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1 Local Warehouse Ethnic Studies- Chinese American

This title in other editions

Other titles in the Politics, History, and Culture series:

Paper Families: Identity, Immigration Administration, and Chinese Exclusion (Politics, History, and Culture)

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Paper Families: Identity, Immigration Administration, and Chinese Exclusion (Politics, History, and Culture) Cover

 

Synopses & Reviews

Publisher Comments:

The Chinese Exclusion Act of 1882 made the Chinese the first immigrant group officially excluded from the United States. In Paper Families, Estelle T. Lau demonstrates how exclusion affected Chinese American communities and initiated the development of restrictive U.S. immigration policies and practices. Through the enforcement of the Exclusion Act and subsequent legislation, the U.S. immigration service developed new forms of record keeping and identification practices. Meanwhile, Chinese Americans took advantage of the systemandrsquo;s loophole: children of U.S. citizens were granted automatic eligibility for immigration. The result was an elaborate system of andldquo;paper families,andrdquo; in which U.S. citizens of Chinese descent claimed fictive, or andldquo;paper,andrdquo; children who could then use their kinship status as a basis for entry into the United States. This subterfuge necessitated the creation of andldquo;crib sheetsandrdquo; outlining genealogies and providing village maps and other information that could be used during immigration processing.

Drawing on these documents as well as immigration case files, legislative materials, and transcripts of interviews and court proceedings, Lau reveals immigration as an interactive process. Chinese immigrants and their U.S. families were subject to regulation and surveillance, but they also manipulated and thwarted those regulations, forcing the U.S. government to adapt its practices and policies. Lau points out that the Exclusion Acts and the pseudo-familial structures that emerged in response have had lasting effects on Chinese American identity. She concludes with a look at exclusionandrsquo;s legacy, including the Confession Program of the 1960s that coerced people into divulging the names of paper family members and efforts made by Chinese American communities to recover their lost family histories.

Synopsis:

"This is a wonderfully nuanced case study of the formative period in U.S. immigration policy between the Civil War and the end of World War II. Estelle T. Lau highlights how immigrant identity formation was a two-way process involving both the immigrants and the relentless efforts of immigration officials to exclude them. She deftly and incisively uses her case study to illuminate the evolution of U.S. immigration policy overall."--Edward O. Laumann, George Herbert Mead Distinguished Service Professor of Sociology, University of Chicago

Synopsis:

Cultural and legal study of the Chinese Exclusion Acts, which restrictedChinese immigration into the U.S., and the efforts of immigrants to circumvent these policies through the creation of fictive families.

Synopsis:

A look at how the Chinese Exclusion Act and later legislation affected Chinese American communities, who created fictitious "paper families" to subvert immigration policies.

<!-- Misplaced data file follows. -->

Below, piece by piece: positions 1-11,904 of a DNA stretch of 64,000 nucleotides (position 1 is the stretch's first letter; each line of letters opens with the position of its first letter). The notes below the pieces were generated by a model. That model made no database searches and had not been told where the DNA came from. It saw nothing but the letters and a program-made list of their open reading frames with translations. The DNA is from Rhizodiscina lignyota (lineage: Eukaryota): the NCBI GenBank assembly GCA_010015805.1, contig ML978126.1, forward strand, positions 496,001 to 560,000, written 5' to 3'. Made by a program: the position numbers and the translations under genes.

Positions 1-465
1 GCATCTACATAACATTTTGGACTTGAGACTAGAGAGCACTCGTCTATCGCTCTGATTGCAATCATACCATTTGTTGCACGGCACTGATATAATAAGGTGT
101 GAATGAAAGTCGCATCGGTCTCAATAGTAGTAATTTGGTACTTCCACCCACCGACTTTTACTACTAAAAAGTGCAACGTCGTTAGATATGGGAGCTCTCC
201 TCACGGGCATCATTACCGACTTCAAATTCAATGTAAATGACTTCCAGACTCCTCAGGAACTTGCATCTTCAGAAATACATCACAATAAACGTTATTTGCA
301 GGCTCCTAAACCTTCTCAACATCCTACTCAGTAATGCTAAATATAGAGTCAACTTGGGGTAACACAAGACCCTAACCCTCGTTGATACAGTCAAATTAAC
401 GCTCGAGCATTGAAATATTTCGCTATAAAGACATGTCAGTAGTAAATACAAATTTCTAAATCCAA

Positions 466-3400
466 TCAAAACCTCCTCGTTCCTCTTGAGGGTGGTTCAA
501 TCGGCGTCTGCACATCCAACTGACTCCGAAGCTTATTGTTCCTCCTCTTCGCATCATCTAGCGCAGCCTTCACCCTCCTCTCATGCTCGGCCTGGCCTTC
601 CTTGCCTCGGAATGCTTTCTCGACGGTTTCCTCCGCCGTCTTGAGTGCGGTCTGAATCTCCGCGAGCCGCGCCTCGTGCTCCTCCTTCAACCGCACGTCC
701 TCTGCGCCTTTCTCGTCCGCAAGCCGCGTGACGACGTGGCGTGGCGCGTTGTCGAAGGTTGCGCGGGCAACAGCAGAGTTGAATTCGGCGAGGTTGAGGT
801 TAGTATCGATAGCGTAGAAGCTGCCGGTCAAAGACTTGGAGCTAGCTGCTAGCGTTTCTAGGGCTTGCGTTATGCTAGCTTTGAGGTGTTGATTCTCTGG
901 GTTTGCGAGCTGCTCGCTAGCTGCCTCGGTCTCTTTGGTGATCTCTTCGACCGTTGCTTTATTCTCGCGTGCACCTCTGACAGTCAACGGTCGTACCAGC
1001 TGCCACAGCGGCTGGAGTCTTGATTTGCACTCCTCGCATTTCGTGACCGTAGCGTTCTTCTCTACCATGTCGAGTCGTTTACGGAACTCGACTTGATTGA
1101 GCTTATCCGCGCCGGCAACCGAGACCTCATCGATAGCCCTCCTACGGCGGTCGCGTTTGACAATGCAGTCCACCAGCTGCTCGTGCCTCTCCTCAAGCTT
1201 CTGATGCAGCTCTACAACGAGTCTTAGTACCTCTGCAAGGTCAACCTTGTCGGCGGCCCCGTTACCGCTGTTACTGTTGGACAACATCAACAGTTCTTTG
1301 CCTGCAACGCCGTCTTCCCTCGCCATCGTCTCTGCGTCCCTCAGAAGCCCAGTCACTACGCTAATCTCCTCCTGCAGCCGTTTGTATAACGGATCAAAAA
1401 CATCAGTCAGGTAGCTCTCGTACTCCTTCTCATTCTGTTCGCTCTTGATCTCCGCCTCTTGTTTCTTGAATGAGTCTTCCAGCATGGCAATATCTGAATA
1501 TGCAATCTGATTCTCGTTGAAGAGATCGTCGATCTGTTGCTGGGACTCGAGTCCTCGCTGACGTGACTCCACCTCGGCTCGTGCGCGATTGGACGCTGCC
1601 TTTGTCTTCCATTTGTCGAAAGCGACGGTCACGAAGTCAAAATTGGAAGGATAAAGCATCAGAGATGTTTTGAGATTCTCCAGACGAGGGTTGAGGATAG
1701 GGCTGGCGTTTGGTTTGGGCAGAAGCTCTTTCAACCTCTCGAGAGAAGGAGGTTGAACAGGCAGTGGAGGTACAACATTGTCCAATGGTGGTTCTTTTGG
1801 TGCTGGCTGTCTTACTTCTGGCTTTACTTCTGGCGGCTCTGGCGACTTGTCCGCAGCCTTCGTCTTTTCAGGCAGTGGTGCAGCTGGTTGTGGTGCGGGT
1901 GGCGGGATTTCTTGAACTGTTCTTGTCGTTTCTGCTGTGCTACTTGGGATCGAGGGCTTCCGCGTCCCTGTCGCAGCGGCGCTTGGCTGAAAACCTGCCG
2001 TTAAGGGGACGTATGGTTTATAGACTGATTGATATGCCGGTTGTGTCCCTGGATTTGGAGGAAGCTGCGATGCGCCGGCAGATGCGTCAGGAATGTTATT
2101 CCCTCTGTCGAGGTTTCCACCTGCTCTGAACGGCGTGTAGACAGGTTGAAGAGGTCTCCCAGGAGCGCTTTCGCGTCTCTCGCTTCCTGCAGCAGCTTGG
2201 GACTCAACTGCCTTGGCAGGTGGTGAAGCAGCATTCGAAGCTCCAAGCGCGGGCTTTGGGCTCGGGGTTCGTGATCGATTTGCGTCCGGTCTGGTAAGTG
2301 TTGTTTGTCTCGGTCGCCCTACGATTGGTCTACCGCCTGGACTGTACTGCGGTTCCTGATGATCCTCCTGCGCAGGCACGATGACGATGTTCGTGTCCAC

About the Author

Estelle T. Lau is a practicing attorney and an independent scholar. She has a doctorate in sociology from the University of Chicago and a law degree from Harvard University.

Product Details

ISBN:
9780822337478
Author:
Lau, Estelle T
Publisher:
Duke University Press
Author:
Lau, Estelle T.
Author:
Steinmetz, George
Author:
Adams, Julia
Subject:
General
Subject:
History
Subject:
Immigrants
Subject:
Immigrants -- United States -- History.
Subject:
United States Race relations.
Subject:
General History
Subject:
World History-General
Copyright:
Edition Description:
Trade Paper
Series:
Politics, History, and Culture
Publication Date:
20070331
Binding:
TRADE PAPER
Language:
English
Illustrations:
6 illustrations, 1 table
Pages:
232
Dimensions:
9.25 x 6.13 in

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Related Subjects

History and Social Science » Ethnic Studies » Asian American
History and Social Science » Ethnic Studies » Chinese American
History and Social Science » US History » 20th Century » General
History and Social Science » World History » General

Paper Families: Identity, Immigration Administration, and Chinese Exclusion (Politics, History, and Culture) Used Trade Paper
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Product details 232 pages Duke University Press - English 9780822337478 Reviews:
"Synopsis" by , "This is a wonderfully nuanced case study of the formative period in U.S. immigration policy between the Civil War and the end of World War II. Estelle T. Lau highlights how immigrant identity formation was a two-way process involving both the immigrants and the relentless efforts of immigration officials to exclude them. She deftly and incisively uses her case study to illuminate the evolution of U.S. immigration policy overall."--Edward O. Laumann, George Herbert Mead Distinguished Service Professor of Sociology, University of Chicago
"Synopsis" by ,
Cultural and legal study of the Chinese Exclusion Acts, which restrictedChinese immigration into the U.S., and the efforts of immigrants to circumvent these policies through the creation of fictive families.
"Synopsis" by ,
A look at how the Chinese Exclusion Act and later legislation affected Chinese American communities, who created fictitious "paper families" to subvert immigration policies.
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